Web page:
During the day, the colors red, yellow and blue, or white, are separate, overlapping color strands. During the nocturnal LED programming, the luminous individual colours are transformed into exciting nuances, the light now mixes and illuminates in different shades, the basic colours are joined by new shades that create a special colour spectrum with the natural surroundings.

The sizes of the sculpture would be: Height 8,5 m, width 9,5 m and depth 6,30 m. The size of the steel tubes would be between 10 and 13 cm. „O.T. 987“ (Untitled 987) is a stunning, experienceable sculpture, which closes the gap between modern technologies and the history of sculpture.

Andrea Stanislav - Mirror Transmission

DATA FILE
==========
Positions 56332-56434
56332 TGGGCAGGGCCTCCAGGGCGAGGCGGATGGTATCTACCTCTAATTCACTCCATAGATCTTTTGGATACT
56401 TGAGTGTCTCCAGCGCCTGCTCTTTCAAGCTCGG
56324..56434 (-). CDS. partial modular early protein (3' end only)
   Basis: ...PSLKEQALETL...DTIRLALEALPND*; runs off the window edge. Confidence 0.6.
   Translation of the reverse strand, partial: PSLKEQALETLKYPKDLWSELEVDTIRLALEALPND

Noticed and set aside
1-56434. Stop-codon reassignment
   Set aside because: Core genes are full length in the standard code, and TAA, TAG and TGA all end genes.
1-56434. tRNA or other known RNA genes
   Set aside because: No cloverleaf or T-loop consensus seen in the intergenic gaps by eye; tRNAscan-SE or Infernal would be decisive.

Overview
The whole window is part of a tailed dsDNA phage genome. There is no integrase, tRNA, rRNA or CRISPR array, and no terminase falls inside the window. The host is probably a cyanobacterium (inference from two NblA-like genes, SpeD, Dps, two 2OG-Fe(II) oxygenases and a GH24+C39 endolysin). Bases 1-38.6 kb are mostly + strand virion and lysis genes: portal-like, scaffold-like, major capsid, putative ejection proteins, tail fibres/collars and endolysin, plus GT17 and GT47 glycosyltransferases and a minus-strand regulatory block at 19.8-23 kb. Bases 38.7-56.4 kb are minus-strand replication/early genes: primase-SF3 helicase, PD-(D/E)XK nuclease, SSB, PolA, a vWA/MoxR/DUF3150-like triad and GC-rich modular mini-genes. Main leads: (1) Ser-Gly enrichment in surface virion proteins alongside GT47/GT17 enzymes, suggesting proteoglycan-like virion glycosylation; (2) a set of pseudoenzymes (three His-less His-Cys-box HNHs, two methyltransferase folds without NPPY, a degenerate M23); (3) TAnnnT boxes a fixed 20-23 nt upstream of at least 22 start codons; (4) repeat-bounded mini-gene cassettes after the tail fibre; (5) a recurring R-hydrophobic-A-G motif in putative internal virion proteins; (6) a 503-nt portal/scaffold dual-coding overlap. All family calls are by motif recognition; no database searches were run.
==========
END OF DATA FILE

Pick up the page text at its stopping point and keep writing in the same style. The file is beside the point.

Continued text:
Andrea Stanislav - Mirror Transmission

My proposed work is a series of mirror polished stainless steel sonic sculptures that encompass two sites at the location, suggesting a drawing in space. At one site (site A), chimes within the sculpture will be tuned to sound a major chord, suggesting the 19th-century roots of the site and the cultural milieu of the Showers brothers.

At the second site (site C), the same notes will be used, but in a modal rather than major chord harmonic relationship. The modal scale will suggest a more opened ended sonic experience that evokes the future of the Trades District. The overall sonic experience will be complementary yet differentiated — the past moving into the future. The sculptures will contain X shapes, referencing the human female chromosome, creating a visual correlative with the progressive ideas of the Showers brothers and with the future of the site.